First-timers are welcome at the Masters as long as they don't make trouble. They are expected to be both awed and bloodied by Augusta, and to contribute to its sinister charm. They are certainly not expected to win. To do that, a player must be either wildly presumptuous, like Fuzzy Zoeller, or wildly talented, like Gene Sarazen. Zoeller (1979) and Sarazen (1935) are the only rookies to have donned the green jacket, and Sarazen won in the tournament's second year.
But the novices who came to Augusta last week were emboldened by their numbers. Of the 93 players in the field, 19 were making their first appearance. The profusion was due in part to the weird recent streak on the PGA Tour: In one five-week span starting in early March, four players got into the Masters field by winning PGA Tour events. To put it in perspective, the field included almost as many first-timers as former champions (20).
A naive optimism took hold among the rookies. Maybe they could buck tradition and challenge for the title. "Sure, one of those guys could win," said John Daly, who claimed his first victory at the 1991 PGA Championship after getting in as the ninth alternate. "They don't care about history or who won in 19-whatever, and neither do I. Magnolia Lane is just another road, and I sure as hell don't get any chills driving up it, unless I got my windows down."
The problem is, Magnolia Lane is not just another road, and Augusta National is not just another course. Augusta chastens the inexperienced and the insolent more harshly than any other par-72 in creation. Of the boxcar of rookies who came to the Masters last week, only four made the 36-hole cut. Alexander Cejka and Jim Furyk were just happy to be around for the weekend. But David Duval tied for the low round on Saturday, shooting a three-under 69, and finished 18th. Scott McCarron, winner of the Free-port McDermott Classic in New Orleans in late March, shot three rounds of par or better and was 10th. He spent most of the tournament on the leader board, valiantly defying convention and suggesting that he might be the next John Daly, only with manners.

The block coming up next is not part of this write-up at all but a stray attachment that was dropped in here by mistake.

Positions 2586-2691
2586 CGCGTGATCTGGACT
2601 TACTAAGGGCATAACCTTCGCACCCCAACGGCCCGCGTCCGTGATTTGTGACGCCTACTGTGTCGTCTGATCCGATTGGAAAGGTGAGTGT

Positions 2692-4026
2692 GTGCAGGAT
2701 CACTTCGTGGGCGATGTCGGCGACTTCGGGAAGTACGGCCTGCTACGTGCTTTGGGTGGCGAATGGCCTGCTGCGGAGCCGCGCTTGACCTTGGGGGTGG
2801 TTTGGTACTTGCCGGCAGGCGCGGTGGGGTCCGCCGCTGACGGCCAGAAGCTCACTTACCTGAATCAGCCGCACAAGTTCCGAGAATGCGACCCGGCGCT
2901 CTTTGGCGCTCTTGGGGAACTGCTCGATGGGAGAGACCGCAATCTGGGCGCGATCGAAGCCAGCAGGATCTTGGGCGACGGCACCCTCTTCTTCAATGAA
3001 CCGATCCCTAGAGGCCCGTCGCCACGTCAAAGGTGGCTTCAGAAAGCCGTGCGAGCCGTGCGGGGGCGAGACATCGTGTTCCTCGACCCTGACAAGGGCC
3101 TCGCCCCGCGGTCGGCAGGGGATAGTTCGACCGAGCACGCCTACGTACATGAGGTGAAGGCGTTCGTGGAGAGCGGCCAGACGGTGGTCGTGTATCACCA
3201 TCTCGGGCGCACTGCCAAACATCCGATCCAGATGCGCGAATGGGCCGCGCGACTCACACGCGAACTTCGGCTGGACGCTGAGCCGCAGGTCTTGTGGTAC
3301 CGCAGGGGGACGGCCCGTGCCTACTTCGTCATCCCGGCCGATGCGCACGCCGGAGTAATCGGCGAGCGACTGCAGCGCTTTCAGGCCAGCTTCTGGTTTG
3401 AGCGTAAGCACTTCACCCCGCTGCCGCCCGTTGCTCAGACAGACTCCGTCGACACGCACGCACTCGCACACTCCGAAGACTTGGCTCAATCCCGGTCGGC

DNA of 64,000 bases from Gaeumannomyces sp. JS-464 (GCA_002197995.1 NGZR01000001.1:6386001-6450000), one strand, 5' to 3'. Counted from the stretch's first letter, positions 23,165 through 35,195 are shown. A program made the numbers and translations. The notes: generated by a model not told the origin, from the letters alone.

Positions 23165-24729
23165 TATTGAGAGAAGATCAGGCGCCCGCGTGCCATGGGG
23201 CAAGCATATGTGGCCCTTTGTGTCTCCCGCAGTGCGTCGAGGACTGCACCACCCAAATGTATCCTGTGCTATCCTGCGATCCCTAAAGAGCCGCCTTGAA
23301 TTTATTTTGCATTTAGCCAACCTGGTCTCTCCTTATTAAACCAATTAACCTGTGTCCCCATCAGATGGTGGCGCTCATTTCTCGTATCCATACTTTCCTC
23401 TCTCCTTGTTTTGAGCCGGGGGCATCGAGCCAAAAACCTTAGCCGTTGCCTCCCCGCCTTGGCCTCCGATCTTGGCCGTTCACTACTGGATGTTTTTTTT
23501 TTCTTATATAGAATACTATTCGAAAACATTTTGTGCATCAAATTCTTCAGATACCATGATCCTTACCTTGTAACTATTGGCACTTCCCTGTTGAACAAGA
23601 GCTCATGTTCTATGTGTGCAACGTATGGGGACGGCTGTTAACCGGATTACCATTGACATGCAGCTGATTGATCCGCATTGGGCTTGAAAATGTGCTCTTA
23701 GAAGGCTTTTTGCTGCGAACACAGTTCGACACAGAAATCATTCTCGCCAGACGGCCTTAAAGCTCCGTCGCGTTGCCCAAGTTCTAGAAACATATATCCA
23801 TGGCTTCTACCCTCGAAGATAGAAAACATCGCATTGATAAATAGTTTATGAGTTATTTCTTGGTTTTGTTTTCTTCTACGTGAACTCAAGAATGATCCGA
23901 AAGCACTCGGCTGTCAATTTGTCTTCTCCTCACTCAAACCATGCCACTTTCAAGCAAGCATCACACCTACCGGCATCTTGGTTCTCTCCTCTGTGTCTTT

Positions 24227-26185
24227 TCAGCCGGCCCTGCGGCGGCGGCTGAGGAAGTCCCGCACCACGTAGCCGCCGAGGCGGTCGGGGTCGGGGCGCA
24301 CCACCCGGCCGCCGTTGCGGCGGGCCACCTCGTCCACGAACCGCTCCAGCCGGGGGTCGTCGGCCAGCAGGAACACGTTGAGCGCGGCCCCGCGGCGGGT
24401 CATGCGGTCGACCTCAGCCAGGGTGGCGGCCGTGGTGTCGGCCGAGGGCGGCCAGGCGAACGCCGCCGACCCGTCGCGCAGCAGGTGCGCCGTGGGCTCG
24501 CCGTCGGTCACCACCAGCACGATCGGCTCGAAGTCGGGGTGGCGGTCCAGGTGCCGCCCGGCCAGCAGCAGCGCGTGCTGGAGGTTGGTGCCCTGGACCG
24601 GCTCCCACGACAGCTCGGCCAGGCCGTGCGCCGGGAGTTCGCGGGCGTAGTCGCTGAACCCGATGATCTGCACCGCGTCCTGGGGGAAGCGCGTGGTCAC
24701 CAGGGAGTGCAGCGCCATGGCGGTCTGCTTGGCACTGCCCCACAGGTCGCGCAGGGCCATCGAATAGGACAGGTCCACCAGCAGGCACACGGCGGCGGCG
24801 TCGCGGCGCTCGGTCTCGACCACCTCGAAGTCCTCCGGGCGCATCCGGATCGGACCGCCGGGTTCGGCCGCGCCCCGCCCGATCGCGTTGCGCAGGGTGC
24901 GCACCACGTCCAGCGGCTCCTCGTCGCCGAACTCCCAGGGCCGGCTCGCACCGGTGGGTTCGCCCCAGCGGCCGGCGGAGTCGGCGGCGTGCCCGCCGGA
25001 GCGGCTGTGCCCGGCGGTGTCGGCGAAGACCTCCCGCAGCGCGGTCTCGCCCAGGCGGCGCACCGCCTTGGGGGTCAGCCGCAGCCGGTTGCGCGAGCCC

There is a good reason why rookies do not win at Augusta: It's too hard for them. As Paul Goydos, who got his invite by winning the Bay Hill Invitational in March, put it, "I don't have enough game for this place yet." A greenhorn would do better to listen to Phil Mickelson instead of Daly. "When I first came here I felt like I should be firing at every pin," says Mickelson, who was playing in his fourth Masters. "Now I might fire at a pin in a certain spot, but firing at a pin means maybe eight feet left of it so that I have an uphill putt."
The rookie who proved to be a good listener fared better than some of his peers. Cejka, the charismatic young German by way of Marienbad, Czechoslovakia, played an exhaustive practice round with two-time champion and fellow countryman Bernhard Langer. Langer demonstrated all the circuitous paths the ball could take on and around the greens. "He showed me some crazy chips and putts," Cejka says. So many, in fact, that it took the twosome 8½ hours to get around the course. But the lesson served Cejka well: He was even par after 36 holes, before blowing up on the weekend, when he shot 78-80.
Paul Stankowski wishes he had paid more attention. He was the last player to qualify, getting an invitation on April 7 after winning the BellSouth Classic in Atlanta. He blamed himself for not asking more questions of Larry Mize and Scott Simpson during practice rounds. He was sent packing after shooting 74-78.
The combination of nervous exhaustion from winning in Atlanta and the adrenaline rush of Augusta was too much. Friday, on the 6th hole, Stankowski passed a note to his wife, Regina, asking if she wanted to take a week off. She nodded.
Before he left, however, Stankowski did some sightseeing. Using a disposable camera he bought after winning in Atlanta, he took a picture of the road sign on Interstate 20 pointing to Augusta. He took a picture of the front gate of Augusta National. He took a picture of the MEMBERS ONLY sign. He took a picture of the azaleas and the dogwoods. And he went into the gift shop and bought himself a commemorative glass. Then he scooped some sand out of a bunker and filled the glass with it. "I'll probably be arrested," he said. "But you never know. I might never be back. I mean, I got goose bumps coming up 18 even when I was eight-over."
Beneath his equanimity, McCarron was just like the rest of them, another tenderfoot thrilled to be there. When McCarron and his wife, Jennifer, took their first drive down Magnolia Lane, Jennifer hung out of the car window, snapping pictures. "Honey," Scott said, "get back in the car, or I'm going to be disqualified."